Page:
His Bad Mood Doesn't Have to Mean Yours

Dear Karen,

 I am at the end of my rope.  My husband is coming home at the end of the day in such a bad mood, and he’s taking out all his crap on me.  I don’t deserve this, and I’m not going to take it.  I know he’s in a new job that is really stressful, but why does he have to dump on me?  I have enough of my own issues during the day, and it would be nice to have him come home and at least smile at me, or thank me for the meal I cooked, or something…anything other than being such an a-hole (sorry…can you tell I’m frustrated?). I’d love to get some help in dealing with this. – Francine

 Dear Francine,

 I’m glad you wrote to ask for help – you’re dealing with a tough situation (and one that, as the economy gets more dicey, more couples may end up dealing with).

 Of course you’d like to have him come home and be in a place to be able to connect, and to appreciate you, and to be the man you fell in love with.  Very understandable.  And, it’s not what you have on your hands right now.

 I have to make some assumptions, as I prepare to address your question: 1) you love each other, 2) he’s been a good husband and good friend to you, and 3) you want to stay married.  


 Even though it may be hard to do, given the mood he’s in when he comes home, I’d suggest you really work hard to find compassion for him and what he’s dealing with right now. 

 Since we’re all usually making up stories as we go along – and they create how we feel – the first thing I’d suggest you work on is to make up a story that inspires and draws out your most loving and compassionate self.  I’ll bet that describes you at your very best, and one of the reasons he fell in love with you (and married you).


 Whenever we’re called on to do something hard/unpleasant, etc., one of the things that can pull us through is having a clear sense of what we will gain from it (there’s an acronym for this: WIIFM, or “what’s in it for me?”).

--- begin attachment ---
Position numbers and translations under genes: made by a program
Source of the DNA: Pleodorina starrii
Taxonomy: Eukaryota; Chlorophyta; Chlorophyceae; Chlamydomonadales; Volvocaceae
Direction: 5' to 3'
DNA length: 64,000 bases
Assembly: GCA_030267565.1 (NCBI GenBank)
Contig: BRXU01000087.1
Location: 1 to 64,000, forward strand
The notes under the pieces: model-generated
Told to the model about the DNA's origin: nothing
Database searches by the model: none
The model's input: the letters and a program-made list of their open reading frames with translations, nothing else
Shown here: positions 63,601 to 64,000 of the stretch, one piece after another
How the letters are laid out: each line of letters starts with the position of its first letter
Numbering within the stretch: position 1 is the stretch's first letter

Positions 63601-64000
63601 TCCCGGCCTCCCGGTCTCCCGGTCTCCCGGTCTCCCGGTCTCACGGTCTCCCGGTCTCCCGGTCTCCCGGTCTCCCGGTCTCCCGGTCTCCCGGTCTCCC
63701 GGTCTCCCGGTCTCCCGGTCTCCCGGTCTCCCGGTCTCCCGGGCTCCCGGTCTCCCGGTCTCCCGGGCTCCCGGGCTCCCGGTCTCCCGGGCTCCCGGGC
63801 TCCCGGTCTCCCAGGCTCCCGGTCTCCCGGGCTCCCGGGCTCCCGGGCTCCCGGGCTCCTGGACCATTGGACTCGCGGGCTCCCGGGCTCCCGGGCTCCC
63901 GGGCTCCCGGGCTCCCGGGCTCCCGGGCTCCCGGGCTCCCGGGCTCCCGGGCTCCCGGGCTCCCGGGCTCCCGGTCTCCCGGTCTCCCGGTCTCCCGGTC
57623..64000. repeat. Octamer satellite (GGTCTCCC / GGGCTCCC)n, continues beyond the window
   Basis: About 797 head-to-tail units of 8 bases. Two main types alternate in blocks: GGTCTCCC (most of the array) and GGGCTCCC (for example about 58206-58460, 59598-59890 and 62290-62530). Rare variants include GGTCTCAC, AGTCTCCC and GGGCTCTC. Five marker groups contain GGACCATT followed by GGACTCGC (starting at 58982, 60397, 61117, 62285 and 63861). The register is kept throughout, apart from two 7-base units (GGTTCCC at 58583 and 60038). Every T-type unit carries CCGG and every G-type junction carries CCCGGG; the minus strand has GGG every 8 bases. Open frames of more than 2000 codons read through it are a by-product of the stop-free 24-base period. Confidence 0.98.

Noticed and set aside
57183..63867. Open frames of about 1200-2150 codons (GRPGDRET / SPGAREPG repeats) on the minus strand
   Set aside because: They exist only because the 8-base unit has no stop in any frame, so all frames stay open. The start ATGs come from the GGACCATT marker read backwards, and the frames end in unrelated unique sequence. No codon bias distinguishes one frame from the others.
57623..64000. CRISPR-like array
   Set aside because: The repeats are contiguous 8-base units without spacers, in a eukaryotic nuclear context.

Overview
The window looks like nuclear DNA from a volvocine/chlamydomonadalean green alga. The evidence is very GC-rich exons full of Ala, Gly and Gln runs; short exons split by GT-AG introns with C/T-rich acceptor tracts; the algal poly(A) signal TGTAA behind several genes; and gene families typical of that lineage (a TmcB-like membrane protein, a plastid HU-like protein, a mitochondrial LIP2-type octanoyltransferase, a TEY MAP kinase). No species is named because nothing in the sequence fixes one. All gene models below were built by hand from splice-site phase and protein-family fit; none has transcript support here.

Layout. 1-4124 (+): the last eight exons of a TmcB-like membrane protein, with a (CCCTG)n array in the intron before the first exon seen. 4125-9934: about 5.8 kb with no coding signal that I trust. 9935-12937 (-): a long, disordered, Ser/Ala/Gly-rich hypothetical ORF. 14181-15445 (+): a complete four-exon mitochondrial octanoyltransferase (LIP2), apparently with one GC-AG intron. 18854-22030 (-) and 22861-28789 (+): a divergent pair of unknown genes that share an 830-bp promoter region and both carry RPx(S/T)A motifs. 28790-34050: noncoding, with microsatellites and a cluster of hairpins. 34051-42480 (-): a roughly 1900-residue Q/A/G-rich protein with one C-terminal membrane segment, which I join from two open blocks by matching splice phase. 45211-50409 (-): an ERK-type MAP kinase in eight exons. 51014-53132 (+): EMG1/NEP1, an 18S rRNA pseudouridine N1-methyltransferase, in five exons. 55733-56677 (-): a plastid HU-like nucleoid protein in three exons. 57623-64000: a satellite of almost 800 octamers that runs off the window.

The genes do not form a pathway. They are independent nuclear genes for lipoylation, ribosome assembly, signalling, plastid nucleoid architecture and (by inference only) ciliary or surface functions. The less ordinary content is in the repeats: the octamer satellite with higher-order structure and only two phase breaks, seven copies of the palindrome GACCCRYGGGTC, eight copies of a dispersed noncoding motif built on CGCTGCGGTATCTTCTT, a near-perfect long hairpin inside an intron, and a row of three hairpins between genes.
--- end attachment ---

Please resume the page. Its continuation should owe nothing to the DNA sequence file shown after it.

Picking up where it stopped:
As you look at what it will take for you to navigate this challenging situation with your husband, what possible benefits could there be for you? 

 I’ve got some ideas:

 1. As we already touched on, it could be a place to strengthen/grow/develop/stretch your best self, which you then get to have access to in all parts of your life.  We’re always with our perfect teachers.

 2. Is it possible that you may be relying on your husband too much for all your needs?  Is this a time to take some risks with friends and family members and ask for what you need, so there’s less pressure on your husband to be what you need right now?  Please don’t misunderstand me here: I’m not saying you should not have needs from your man; I am saying that there’s wisdom in having several sources for what you need, so when one source (your beloved) is tapped out for a while, you aren’t left without.

 3. Are there ways you aren’t communicating very effectively with your man?  Is this an opportunity to (re)learn how to share your feelings, and to ask for what you need, in a way he can hear – and respond to successfully?  Keep in mind how important it is for men to feel they have the ability to be successful, and how quickly they’ll shy away from something that feels like a no-win proposition.


 I like to keep in mind a little concept when things feel hard: we’re never given more to handle than we are ready for.  Trust that you are attracting this experience because you are ready for the lessons and the growing that are coming.  It is giving you a chance to grow into more of the woman you really are.  Isn’t that just glorious?